"The role of behavioral health is one that has been marginalized, almost skirted," said Susan Hamilton, senior associate for disaster health with the American Red Cross, speaking at the Second Annual Emergency Preparedness Conference in Washington, D.C., from Oct.19-20. "Workers should be able to deal with the emotional toll of disaster work."
In the aftermath of 9/11 and Hurricane Katrina, emergency responders worked hard to aid victims who were caught in the web of the disaster. In the case of Hurricane Katrina, many hospital employees not only had to worry about the safety of their patients but also were consumed with worry about their own safety and the safety of their families.
Because these two events were unanticipated, first responders and other health care workers were not prepared to deal with the psychological impact afterward, Hamilton said.
"Many of these workers live in a pervasive culture of fear," she said. "But in order for them to overcome this fear, it is important for them to prepare for the physical and psychological impact disaster events can bring about."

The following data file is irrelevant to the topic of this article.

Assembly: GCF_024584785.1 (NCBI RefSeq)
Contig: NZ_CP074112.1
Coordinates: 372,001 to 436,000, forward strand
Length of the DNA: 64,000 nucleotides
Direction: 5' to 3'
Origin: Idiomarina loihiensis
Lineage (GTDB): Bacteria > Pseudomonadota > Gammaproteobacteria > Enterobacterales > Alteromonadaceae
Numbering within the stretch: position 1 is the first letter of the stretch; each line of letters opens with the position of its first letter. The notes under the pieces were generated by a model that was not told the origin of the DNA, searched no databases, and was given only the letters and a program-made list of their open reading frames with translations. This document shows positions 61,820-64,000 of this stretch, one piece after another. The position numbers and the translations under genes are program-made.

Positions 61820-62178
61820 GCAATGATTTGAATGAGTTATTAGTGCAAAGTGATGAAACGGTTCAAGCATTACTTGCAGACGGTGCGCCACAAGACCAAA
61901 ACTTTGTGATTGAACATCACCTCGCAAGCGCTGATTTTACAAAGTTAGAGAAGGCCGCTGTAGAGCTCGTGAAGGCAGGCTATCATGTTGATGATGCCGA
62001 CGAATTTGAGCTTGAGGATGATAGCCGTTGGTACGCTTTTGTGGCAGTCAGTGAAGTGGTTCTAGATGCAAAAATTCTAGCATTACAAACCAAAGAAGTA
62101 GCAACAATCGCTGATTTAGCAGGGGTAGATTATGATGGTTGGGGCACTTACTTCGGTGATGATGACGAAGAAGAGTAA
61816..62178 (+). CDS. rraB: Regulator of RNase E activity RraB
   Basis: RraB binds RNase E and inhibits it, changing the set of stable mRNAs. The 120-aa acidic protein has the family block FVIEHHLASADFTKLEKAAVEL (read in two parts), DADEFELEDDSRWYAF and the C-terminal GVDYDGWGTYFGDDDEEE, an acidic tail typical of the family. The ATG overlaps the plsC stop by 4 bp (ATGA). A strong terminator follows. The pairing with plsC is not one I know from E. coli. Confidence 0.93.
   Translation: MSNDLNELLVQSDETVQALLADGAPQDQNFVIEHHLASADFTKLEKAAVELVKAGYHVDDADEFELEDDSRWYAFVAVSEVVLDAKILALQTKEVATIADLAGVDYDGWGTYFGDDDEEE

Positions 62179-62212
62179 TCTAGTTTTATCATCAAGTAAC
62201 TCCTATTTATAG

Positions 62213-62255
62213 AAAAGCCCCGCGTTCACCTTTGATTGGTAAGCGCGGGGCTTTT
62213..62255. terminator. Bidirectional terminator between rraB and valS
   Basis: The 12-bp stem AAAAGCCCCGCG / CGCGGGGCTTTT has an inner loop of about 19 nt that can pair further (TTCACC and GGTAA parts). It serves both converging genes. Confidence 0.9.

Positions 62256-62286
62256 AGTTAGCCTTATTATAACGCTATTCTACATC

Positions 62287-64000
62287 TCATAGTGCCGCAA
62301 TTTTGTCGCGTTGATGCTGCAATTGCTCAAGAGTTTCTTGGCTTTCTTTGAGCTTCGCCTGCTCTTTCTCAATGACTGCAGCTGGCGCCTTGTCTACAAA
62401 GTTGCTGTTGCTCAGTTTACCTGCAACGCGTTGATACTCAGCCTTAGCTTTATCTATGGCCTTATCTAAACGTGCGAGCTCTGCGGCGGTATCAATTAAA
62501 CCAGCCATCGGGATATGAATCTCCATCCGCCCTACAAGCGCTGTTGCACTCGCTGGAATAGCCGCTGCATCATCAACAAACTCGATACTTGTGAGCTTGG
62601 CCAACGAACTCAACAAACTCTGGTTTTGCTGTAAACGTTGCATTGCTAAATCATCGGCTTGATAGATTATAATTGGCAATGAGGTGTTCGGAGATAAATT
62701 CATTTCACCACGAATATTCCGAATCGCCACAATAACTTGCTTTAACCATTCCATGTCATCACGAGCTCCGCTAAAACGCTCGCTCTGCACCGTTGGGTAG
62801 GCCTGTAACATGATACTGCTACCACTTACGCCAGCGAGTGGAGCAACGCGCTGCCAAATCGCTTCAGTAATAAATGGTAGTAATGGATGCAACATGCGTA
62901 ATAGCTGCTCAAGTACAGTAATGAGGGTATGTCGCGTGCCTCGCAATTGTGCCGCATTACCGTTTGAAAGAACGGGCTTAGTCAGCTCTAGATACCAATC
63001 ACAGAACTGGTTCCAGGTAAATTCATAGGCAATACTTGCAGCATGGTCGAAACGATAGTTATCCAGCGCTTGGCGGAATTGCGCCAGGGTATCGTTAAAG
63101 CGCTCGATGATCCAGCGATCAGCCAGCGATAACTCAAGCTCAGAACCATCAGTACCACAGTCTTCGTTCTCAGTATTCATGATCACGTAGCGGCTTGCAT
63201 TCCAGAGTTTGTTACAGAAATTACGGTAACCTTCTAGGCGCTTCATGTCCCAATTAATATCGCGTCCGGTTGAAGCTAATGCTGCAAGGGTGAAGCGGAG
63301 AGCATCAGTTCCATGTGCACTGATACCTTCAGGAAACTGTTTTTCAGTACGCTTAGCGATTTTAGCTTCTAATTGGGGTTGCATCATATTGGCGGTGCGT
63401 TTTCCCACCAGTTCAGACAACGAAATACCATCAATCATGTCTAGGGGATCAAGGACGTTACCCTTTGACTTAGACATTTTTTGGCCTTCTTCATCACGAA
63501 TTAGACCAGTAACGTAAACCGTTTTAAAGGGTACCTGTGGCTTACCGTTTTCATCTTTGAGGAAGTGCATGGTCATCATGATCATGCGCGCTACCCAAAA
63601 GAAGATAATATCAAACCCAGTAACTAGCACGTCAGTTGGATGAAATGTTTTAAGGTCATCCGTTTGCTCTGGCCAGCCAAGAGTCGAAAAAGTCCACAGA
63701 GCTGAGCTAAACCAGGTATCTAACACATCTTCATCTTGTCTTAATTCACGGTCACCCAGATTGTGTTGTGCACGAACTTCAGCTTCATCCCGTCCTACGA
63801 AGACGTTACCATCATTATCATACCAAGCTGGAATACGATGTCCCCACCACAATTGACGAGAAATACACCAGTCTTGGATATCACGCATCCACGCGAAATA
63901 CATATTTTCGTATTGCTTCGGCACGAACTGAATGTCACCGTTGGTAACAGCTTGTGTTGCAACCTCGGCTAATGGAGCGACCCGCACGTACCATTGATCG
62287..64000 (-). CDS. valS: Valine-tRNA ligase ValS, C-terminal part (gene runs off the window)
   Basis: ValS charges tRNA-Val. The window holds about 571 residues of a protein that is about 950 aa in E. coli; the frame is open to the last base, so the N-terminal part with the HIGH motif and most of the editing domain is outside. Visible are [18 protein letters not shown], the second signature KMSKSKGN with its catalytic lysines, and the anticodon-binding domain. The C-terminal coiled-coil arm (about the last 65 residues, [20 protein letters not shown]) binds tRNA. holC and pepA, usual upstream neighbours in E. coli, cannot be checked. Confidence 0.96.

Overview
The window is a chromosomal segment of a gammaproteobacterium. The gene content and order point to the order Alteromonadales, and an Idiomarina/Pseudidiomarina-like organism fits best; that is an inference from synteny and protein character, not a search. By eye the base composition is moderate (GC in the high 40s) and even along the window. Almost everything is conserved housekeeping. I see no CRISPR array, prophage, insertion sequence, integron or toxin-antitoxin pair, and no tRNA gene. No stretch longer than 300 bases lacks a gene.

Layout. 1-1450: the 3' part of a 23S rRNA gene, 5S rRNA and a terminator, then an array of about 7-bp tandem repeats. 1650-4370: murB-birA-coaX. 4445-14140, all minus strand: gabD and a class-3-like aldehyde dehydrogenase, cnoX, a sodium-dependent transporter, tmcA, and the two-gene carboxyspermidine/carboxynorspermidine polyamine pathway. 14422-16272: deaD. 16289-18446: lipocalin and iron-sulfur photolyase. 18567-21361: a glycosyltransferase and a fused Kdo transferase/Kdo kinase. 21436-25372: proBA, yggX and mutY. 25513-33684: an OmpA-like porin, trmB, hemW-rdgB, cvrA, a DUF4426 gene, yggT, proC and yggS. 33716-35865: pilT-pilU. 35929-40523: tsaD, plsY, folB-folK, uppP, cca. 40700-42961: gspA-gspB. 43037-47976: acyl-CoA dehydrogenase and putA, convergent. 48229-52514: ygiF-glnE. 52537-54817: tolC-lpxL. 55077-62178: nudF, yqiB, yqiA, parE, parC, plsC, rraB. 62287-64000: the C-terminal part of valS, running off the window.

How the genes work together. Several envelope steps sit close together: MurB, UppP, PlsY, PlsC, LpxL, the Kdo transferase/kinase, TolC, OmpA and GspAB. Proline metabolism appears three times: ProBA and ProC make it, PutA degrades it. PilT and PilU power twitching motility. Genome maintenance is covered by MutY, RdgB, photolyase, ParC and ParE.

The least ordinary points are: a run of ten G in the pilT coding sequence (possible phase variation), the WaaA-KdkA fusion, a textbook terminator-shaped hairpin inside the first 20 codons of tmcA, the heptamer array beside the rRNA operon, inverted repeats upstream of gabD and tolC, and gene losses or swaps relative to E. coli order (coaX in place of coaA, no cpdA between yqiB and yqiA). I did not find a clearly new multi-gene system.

Signs of that impact include denial, compassion fatigue and burnout. To prevent emergency responders and health care workers from bearing this psychological burden after a disaster, Hamilton suggests hospitals and other health care organizations incorporate a disaster mental health component into their emergency preparedness programs.
Also, health care workers and first responders should be prepared to analyze the unique aspects of disaster situations and should be given sufficient training to be able to the overcome physical and psychological challenges that come about, Hamilton asserted.
American Red Cross Offers Courses that Can Help
The American Red Cross currently offers two courses – Foundations of Disaster Mental Health and Psychological First Aid – which are designed to help licensed mental health professionals provide for and respond to the psychological needs of people across the continuum of disaster preparedness, response and recovery, according to Hamilton.
One of the courses, Psychological First Aid, offers the following behavioral guidelines for workers and institutions involved in emergency response:
- Create a compassionate environment for disaster survivors and workers.
- Assess what a person might need at a particular time.
- Provide immediate support.
- Help others cope.
"It is so easy to get into the idea that everything is so frightening," Hamilton said. "But it is so important to be prepared so when something does happen, it doesn't seem so scary."
She added: "As in the words of the great author Howard Ruff, 'it wasn't raining when Noah built the ark.'"